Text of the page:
# geometry triangles side-side-side | prove my teacher she is wrong?

First time I'm here, I'M REALLY frustrated by now. So I'll just give u the question first.

       /|\
/ | \
/  |  \
/  ---  \
/    |    \
/)_||_|_||_(\
||   ||

--- = congruent dash
|| = congruent dash
) or ( = congruent angles (70 degrees)


(Sorry for this triangle, I tried uploading a pic but I am new so I can't..)

So my question is, since we need to check if this is s-s-s, and we know the middle line is congruence in both triangle, and we were given that the base was congruent. We were also given two congruent angles (70 degrees)

So here is the big question.
My teacher says that the angles Are just a distraction.
What I'm saying is that since we know that both bases and one line is congruent, and the angle is the same in both triangles, will the last side also be congruent?

Am I right? Or is my teacher?

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First, welcome on Math.SE! What does it mean for a triangle to be s-s-s? And the difference between your opinion and your teacher's is that you think that the congruence of the angles is important for the problem while your teacher says it doesn't matter? Is the vertical line assumed to be perpendicular to the base of the whole triangle? –  Giovanni De Gaetano Oct 10 '12 at 14:59
First of all thanks for the welcoming. Now sss means sidecside side congruence and her opinion is that there is not enough info to decide if the last line is congruence or not. And the middle line bisect the base –  Baruch Oct 10 '12 at 15:01
It seems that s-s-s means congruence by three sides. The question is weather the base line assumed to be straight. –  Karolis Juodelė Oct 10 '12 at 15:02
i50.tinypic.com/vzc1lx.jpg This is the picture –  Baruch Oct 10 '12 at 15:06
No problem, thank you guys for trying to help, I appreciate it. –  Baruch Oct 10 '12 at 15:08

I think there are a few points to be made here. First of all, let me clarify that you are correct, but perhaps not directly.

You are given a triangle with two base angles identical. That means the triangle is isosceles. You are also given a median of the triangle, which means that the median partitions the isosceles triangle into two right triangles. The subtlety here is that the above facts are not freely given. They require proof. If you have not shown that your median intersects your base at a right angle, then you cannot just assume the triangles are congruent.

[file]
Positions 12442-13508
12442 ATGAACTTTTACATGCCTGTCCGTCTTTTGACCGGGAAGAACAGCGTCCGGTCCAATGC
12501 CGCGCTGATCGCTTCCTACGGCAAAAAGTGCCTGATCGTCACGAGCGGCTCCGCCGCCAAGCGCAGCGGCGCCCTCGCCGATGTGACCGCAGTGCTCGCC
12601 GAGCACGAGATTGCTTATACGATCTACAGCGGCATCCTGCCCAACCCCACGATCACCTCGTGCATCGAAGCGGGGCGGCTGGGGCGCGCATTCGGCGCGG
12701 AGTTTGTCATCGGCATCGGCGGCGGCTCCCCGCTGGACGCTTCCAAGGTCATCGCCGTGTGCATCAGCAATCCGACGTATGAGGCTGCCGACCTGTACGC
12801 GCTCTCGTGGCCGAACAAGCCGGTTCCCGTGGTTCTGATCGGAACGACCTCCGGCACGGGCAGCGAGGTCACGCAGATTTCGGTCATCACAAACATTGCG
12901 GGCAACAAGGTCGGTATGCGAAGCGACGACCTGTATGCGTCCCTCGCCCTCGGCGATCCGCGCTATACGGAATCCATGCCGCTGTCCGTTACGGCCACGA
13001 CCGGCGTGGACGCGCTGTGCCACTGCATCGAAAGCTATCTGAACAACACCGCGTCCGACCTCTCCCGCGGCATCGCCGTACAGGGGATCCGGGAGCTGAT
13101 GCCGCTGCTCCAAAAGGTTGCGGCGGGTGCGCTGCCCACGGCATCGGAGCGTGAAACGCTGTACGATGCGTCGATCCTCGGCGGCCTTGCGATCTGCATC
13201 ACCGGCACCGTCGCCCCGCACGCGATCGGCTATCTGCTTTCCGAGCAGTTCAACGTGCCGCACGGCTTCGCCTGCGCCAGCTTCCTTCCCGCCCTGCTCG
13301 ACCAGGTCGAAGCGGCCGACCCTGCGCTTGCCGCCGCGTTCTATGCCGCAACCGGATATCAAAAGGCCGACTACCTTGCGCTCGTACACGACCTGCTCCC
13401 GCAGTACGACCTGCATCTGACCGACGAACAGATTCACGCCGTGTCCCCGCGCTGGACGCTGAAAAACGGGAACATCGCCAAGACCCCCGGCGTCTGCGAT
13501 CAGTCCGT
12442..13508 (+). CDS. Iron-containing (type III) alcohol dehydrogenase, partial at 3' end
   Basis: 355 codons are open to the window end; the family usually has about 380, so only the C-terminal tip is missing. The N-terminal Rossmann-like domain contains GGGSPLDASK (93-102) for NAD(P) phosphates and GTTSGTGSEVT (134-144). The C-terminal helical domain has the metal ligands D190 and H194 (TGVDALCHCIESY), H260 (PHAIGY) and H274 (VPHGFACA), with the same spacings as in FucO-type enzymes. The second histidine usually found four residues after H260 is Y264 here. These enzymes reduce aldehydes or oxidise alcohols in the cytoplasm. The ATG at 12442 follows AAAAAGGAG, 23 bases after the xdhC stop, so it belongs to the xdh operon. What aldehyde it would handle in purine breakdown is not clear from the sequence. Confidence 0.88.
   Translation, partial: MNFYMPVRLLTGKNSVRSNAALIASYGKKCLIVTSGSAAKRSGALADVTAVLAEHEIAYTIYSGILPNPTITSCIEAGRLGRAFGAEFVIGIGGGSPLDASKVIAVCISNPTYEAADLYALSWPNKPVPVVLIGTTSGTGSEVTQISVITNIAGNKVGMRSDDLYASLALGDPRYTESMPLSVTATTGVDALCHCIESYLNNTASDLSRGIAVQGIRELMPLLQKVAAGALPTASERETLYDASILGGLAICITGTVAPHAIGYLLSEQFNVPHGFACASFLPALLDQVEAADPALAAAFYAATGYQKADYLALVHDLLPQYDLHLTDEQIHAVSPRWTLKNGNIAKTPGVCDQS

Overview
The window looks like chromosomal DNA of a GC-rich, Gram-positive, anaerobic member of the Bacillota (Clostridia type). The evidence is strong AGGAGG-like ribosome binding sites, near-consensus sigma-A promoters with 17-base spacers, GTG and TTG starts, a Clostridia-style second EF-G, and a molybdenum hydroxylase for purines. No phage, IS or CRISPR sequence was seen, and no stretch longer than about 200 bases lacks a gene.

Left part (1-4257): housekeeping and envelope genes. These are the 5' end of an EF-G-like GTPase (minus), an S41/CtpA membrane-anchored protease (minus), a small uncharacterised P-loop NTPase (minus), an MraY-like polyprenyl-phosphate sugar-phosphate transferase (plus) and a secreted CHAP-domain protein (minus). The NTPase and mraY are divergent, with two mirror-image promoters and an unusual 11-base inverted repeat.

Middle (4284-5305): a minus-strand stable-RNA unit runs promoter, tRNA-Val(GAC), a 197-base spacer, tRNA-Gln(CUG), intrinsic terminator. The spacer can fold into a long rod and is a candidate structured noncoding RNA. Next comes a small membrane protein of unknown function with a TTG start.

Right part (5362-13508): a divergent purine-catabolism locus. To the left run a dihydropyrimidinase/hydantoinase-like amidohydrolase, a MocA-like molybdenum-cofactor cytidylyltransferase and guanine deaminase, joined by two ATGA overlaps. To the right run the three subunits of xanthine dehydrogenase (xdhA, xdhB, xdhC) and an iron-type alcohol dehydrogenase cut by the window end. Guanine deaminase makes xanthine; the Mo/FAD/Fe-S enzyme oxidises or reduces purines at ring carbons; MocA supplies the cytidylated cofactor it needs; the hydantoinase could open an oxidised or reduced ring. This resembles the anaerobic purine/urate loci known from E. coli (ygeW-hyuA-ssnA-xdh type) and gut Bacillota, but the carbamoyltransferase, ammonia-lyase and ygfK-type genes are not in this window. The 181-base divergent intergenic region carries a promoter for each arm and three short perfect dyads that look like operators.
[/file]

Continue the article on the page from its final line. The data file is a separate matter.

Here is a picture with two triangles, $\triangle ABD$ and $\triangle ABE$. They share two sides of the same length, namely $\overline{AB} = \overline{AB}$ and $\overline{EB} = \overline{DB}$. They also share angle $\angle DAB = \angle EAB$. The triangles are not congruent.

There is sometimes a danger in geometry where too much is assumed from a given picture. Certainly pictures are indispensable in geometry, but always keep in mind that they are merely guides. This becomes especially true in higher geometry, where it's no longer possible (or feasible) to accurately illustrate all aspects of the problem (for example, inverse geometry or hyperbolic geometry becomes a little more difficult to picture).

When you solved your problem, you implicitly made use of side-angle-side congruence (note the angle has to be in between the two sides you use) using the base, the right angle and the shared median. That is perhaps the more natural congruence to use, but if you have not shown that the two triangles are indeed both right triangles, then you have skipped steps.

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thanks for your time and effort. I still have one more question, since the bases are congruent, and the Middle line is congruent, it means the triangle has the same height right? So if that's is right, wouldn't the Angle on the sides be the one deciding the length of the the line on the sides? Like what i mean is kind of hard to explain. The triangle itself is given that it has two congruent lines and one congruent Angle which is on the external sides of the triangle so my hypothesis is that this angle will decide the size of these lines... sorry if i confused you guys. –  Baruch Oct 10 '12 at 16:27